We know economists sometimes like to use past economists to construct a lineage to the current practice. They like the idea of progress and appreciate triumphal histories. In reading Schmitt-Grohé and Uribe’s paper, “What’s News In Business Cycles,” I came across the following sentence (p.1, but the paper does have a page 0):
The idea that changes in expectations about the future path of exogenous economic fundamentals may represent an important source of aggregate fluctuations has a long history in economics, going back at least to Pigou (1927). Recently, these ideas have been revived in an important paper by Beaudry and Portier (2006).
The book by Pigou referred here is his “Industrial Fluctuations”.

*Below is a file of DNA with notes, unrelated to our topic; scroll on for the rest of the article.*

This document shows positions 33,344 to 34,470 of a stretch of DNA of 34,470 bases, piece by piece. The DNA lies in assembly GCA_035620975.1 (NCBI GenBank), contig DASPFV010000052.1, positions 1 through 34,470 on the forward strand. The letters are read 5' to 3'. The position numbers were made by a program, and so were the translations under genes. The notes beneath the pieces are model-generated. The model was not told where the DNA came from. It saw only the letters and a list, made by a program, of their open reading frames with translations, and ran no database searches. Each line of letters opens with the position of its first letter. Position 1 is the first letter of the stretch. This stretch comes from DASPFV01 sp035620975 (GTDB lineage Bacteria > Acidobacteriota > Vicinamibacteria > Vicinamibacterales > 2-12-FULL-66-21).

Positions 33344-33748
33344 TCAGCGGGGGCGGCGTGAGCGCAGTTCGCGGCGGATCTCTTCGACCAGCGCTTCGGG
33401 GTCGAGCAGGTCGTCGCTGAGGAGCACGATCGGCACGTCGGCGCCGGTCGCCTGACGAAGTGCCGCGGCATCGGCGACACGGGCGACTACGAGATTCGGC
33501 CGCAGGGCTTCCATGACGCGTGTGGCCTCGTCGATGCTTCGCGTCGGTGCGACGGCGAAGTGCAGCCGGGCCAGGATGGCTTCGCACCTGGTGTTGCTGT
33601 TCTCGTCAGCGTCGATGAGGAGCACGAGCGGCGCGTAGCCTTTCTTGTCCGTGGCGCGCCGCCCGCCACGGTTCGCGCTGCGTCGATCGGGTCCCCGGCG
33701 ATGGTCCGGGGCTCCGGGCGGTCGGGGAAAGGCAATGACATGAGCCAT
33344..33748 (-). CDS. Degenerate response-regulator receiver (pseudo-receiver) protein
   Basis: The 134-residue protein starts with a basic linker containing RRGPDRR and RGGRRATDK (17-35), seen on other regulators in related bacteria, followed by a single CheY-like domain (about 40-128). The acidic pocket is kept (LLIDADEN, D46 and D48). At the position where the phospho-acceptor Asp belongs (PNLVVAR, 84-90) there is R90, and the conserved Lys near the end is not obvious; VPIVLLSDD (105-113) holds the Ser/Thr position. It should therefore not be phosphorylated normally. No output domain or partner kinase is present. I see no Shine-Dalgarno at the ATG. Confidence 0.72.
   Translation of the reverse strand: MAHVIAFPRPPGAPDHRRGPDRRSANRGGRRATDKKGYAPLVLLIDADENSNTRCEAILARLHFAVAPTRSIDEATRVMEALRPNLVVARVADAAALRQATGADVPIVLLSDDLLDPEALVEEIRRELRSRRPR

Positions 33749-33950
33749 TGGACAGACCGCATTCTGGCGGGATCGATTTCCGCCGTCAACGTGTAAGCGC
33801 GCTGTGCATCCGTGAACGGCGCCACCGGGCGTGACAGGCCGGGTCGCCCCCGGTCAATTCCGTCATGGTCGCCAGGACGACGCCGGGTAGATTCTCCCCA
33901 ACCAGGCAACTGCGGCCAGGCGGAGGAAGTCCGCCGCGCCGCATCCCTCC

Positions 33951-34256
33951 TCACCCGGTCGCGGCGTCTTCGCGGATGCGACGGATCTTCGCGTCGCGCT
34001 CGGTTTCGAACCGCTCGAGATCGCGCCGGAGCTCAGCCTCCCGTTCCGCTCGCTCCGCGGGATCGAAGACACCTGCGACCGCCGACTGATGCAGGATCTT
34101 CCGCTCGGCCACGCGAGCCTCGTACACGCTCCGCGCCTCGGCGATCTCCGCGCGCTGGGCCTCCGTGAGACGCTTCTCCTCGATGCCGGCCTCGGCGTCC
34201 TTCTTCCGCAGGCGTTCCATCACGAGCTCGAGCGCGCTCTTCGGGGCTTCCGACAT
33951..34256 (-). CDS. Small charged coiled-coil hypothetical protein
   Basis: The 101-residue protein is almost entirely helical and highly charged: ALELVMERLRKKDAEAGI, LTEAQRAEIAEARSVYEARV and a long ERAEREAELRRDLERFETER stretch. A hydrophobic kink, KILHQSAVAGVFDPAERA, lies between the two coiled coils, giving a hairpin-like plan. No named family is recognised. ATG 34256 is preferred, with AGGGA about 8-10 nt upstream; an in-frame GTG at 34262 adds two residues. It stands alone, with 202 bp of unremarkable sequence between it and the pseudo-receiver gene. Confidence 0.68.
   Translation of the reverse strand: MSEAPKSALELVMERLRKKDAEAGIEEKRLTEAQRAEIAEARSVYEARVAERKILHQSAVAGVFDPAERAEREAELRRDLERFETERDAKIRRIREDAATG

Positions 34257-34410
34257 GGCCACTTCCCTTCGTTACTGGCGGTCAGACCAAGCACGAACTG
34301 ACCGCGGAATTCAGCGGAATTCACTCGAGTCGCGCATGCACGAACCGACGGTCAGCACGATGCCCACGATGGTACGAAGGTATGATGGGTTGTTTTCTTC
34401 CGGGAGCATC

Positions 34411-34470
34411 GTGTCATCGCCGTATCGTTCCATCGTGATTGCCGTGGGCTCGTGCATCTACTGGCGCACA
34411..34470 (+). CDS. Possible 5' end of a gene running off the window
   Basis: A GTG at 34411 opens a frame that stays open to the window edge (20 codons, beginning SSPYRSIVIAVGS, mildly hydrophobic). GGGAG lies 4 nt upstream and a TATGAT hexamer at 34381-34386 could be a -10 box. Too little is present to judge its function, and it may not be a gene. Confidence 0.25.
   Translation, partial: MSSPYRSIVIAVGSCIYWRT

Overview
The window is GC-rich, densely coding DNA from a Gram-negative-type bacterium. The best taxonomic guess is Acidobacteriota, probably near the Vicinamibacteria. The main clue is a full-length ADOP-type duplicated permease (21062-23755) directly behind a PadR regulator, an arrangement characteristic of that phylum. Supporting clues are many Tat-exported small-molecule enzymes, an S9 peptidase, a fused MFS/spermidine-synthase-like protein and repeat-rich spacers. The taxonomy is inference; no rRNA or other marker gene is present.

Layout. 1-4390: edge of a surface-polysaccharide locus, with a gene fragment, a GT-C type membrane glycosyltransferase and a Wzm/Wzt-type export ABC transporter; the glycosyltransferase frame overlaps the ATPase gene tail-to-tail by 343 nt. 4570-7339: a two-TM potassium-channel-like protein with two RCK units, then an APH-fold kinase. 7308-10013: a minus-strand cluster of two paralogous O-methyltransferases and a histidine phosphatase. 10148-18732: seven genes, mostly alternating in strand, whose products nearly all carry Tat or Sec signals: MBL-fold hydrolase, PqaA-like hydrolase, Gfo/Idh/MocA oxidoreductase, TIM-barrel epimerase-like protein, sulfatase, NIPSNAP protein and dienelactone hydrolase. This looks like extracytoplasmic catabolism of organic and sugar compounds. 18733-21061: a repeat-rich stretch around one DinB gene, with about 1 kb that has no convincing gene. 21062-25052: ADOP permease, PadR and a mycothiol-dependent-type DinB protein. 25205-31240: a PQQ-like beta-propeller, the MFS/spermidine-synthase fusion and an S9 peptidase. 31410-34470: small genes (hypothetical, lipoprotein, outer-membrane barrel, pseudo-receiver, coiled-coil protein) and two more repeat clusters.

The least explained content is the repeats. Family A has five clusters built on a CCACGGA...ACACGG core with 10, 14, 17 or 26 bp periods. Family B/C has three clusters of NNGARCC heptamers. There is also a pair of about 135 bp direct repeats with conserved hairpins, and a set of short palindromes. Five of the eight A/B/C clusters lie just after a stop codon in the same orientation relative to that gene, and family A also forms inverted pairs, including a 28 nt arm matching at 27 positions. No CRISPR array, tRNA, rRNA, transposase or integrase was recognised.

Depite any rethorical device the authors may have employed, I keep wondering about the usefulness (for their audience of economists—sorry fellows, no way to avoid coming back to audience…) of such superficial “historical” claims. Why is it useful to have Pigou as one entry in a reference list of 14 items, most of them dated from the mid 1990s onward? Is it a way of showing one is “well educated”? Is Pigou a “giant” on whose shoulder one can stand? It will be interesting to see whether or not this sentence will be kept in the published version of the paper.